It: Chapter 2 (2019) Review




Taking place nearly 30 years after the first film, the adult Losers Club are called upon to return to their childhood town of Derry. It is there that they will have to destroy Pennywise once and for all.

While I didn’t love Chapter One, I still thought it was alright and it definitely had some good things about it. Chapter Two is more or less in the same boat, but a tad worse.

In terms of the cast, it was really good. For their performances, everyone did a fine job. Their comradery between them I liked and some of the interplays they have were nice.

The character of Pennywise was still fun to watch. Every time he appeared on screen I was a bit excited to see what he was going to do. He does deliver a couple creepy and funny moments.

In terms of the humor, it does work at times. Much of the comedy came from Bill Hader playing grown-up Richie. It was going fine with some of the ridiculous/outlandish creatures that were present.

Now when it came to the creature effects, a lot of it didn’t hold up. The CGI didn’t look that appealing. To be fair it is not as bad as the giant spider from the miniseries, but that is not saying much. But in terms of the production design, I think it was pretty good. Like Chapter One, the haunted house appeared in here which was a joy to see. The setting during the film’s climax was also very cool.

I got to say the trailer ruined the best creepy scene in the movie, which involved the apartment housing the old lady. This was the best in terms of setting the mood, cinematography, and sound design. There was one jump scare that did legit work for me. It had to do with a Paul Bunyan statue.

But beyond those two scenes, the film didn’t deliver many scares, unlike its predecessor. I believe it came down to the excessive runtime that the movie gave, thus making me bored while watching.

With it being nearly 3 hrs, it seemed like so much was being cramped in here. As well as showing the material and dragging it out for a long time. Some of it was kind of cool to get a new perspective on things that weren’t seen from Chapter One. But lots of it was unneeded and it didn’t have to be in this one. The best example was the bully, Bowers, coming back to get revenge on the Losers Club. Remove him and it wouldn’t have changed the narrative in the slightest.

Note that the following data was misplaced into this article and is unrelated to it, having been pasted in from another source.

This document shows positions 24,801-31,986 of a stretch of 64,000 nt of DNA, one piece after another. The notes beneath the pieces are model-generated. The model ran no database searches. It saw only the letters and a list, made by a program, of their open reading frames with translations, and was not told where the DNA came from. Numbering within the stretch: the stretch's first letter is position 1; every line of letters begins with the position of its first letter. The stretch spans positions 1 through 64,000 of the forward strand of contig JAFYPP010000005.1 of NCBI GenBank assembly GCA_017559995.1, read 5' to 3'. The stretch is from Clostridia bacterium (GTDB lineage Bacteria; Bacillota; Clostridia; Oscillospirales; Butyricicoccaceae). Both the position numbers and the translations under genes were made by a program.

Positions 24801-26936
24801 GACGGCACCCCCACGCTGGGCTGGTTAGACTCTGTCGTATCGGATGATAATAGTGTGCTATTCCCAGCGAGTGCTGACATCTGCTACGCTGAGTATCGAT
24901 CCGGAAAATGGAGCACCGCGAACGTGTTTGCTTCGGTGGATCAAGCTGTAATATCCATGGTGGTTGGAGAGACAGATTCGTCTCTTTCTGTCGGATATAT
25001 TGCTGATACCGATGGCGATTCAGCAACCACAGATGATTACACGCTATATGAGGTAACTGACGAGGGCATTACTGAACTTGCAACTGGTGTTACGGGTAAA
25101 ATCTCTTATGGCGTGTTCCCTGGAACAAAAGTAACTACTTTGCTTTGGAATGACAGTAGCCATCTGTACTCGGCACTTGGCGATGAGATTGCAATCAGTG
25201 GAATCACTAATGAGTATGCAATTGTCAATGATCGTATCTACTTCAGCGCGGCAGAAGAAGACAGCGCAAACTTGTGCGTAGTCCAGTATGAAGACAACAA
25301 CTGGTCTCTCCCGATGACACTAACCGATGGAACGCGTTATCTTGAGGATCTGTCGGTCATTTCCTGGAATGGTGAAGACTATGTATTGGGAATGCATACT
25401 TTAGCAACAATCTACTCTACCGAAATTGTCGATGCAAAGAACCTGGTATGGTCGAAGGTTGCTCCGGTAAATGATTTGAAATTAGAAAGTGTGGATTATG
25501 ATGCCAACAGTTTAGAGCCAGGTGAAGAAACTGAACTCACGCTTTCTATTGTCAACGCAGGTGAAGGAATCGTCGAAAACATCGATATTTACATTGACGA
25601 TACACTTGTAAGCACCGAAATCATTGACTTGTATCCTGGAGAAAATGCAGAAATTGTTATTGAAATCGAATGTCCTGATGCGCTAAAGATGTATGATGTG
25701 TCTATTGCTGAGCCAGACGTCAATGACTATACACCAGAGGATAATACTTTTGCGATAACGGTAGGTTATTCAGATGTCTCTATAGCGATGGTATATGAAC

At times they felt like grown-up versions of their kid counterparts and not like actual adults who have matured. All of these characters had to go through a regressive character development when they have to go back to their roots. Nothing wrong with regressive development, it can work. Though here it didn’t seem to be all too necessary. I thought many of these dilemmas were taken care of prior. Again, it was nice to get new angles, but there was no reason each member needed a long segment for themselves to think of their past.

One running joke involved the character of Bill, played by James McAvoy, who had a thing of writing bad endings for screenplays. I think it was a foreshow for the ending of this. The film’s ending wasn’t bad necessarily, but it ended how one would think.

There were some little things that I didn’t care too much like the love triangle between Bill, Bev, and Ben. Or the very beginning involving a gay couple getting beat up.

Much like Chapter One, Chapter Two had some weird filmmaking moments. The most prominent example involved the sudden inclusion of the song “Angel for the Morning.” It came out of nowhere and it ended abruptly.

It: Chapter 2 had a great cast, fine performances, good set designs, and a couple creepy moments. But the long runtime, the regressive development scenes, bad CGI, and not enough scares brought the whole experience down. I would say wait in order to fast forward to not get bored.

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